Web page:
“[T]hey are seasons in which the ordinary operations of the Holy Spirit are intensified many-fold. ‘Sleepy’ and immature believers become electrified through joyful repentance and put Christ in the center of their lives. Nominal Christians within congregations get converted and testify to the fact, which leads to more sleepy believers waking up. In turn, non-believers are drawn in to the beautified Christian community and begin embracing Christ in numbers that defy normal explanations. The ‘church growth’ can’t be accounted for by demographic-sociological shifts or efficient outreach programs in such cases. Most telling of all, the corporate worship gatherings are thick with a sense of the presence of God that is not orchestrated by the presiders.”
Look especially at that last sentence:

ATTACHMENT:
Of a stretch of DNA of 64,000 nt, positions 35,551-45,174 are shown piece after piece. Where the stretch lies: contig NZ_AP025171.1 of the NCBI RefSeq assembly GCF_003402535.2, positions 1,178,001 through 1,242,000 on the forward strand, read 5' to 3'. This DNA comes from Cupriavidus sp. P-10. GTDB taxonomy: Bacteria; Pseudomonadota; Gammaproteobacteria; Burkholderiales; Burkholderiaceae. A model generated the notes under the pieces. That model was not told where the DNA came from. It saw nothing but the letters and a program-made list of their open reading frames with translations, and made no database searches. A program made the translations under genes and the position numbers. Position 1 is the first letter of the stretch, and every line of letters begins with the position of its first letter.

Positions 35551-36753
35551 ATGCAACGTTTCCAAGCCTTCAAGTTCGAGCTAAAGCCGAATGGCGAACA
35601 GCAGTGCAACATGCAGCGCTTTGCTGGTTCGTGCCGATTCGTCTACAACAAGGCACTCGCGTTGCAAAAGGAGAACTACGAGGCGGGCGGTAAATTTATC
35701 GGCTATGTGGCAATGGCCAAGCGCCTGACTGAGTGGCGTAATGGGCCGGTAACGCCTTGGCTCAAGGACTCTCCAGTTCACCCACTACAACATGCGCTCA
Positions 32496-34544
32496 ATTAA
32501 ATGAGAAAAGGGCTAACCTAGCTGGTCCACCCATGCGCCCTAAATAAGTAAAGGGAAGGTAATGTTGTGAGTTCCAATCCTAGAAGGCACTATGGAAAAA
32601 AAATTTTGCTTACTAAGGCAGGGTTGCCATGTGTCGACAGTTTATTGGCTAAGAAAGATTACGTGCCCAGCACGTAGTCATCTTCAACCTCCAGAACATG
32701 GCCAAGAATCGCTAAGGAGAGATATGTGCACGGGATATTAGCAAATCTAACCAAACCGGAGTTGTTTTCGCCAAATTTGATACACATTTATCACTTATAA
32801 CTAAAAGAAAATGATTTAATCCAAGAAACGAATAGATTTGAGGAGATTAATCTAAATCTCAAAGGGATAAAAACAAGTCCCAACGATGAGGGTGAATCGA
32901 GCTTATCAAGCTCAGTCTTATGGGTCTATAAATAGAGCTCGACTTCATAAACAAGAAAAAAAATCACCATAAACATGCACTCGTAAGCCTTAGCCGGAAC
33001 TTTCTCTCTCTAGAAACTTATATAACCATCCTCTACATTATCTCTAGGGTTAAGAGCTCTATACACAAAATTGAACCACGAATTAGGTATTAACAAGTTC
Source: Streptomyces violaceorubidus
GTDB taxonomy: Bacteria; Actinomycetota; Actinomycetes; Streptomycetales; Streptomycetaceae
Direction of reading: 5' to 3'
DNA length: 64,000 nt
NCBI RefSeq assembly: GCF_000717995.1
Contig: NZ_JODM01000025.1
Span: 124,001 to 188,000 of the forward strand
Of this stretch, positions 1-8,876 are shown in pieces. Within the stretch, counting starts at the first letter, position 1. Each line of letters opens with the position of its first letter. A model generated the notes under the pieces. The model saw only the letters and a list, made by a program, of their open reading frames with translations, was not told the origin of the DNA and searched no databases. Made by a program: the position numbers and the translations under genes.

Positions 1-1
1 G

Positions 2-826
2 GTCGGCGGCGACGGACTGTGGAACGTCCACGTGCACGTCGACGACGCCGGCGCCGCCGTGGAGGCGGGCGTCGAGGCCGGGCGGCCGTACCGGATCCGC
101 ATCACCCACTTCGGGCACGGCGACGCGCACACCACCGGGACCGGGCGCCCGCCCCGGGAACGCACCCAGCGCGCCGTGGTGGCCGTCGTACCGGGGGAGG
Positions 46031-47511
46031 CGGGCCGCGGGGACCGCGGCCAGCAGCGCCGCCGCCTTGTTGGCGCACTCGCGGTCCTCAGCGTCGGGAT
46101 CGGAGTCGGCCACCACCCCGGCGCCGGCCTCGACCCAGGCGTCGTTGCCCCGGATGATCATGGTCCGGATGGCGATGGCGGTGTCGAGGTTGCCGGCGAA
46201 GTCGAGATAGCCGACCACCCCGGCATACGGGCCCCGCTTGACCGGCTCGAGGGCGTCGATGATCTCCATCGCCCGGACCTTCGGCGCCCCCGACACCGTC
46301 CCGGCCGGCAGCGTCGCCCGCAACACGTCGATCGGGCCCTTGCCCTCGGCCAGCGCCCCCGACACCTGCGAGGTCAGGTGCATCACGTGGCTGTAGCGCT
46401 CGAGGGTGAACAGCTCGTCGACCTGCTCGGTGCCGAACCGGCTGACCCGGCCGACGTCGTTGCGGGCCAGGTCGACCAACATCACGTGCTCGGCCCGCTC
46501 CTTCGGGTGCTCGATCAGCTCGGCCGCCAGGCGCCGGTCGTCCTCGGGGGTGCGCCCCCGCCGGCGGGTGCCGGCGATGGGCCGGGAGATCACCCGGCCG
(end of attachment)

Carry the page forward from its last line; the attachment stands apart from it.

“corporate worship gatherings are thick with a sense of the presence of God that is not orchestrated by the presiders.“
It seems to me that, out of the genuinely good intention to see these kinds of revival dynamics affect their communities, many church leaders fall prey to the temptation to engineer these dynamics. I used to think this way when I first started leading worship. If we could just sing a little longer, we’d find that same thick presence of God that we felt a few months ago. If we play that one song that we did last week, we should see the same “results.”
But we don’t get the “results” we’re looking for. In fact what we end up manufacturing is simply hype. And the double tragedy is that hype inoculates people against real revival. If we keep crying “revival” every time someone gets a goosebump, eventually everyone will stop listening.
True revival dynamics, from a biblical and historical perspective, are the work of the Holy Spirit, and are “not orchestrated by the presiders” of meetings. So I’m with Jared Wilson, who said, in response to this post:
“I am desperate for this for my local church gathered, which is why I’m not desperate to orchestrate moments or ‘experiences.’ I want to know when it happens that it was unequivocally the work of the Spirit.”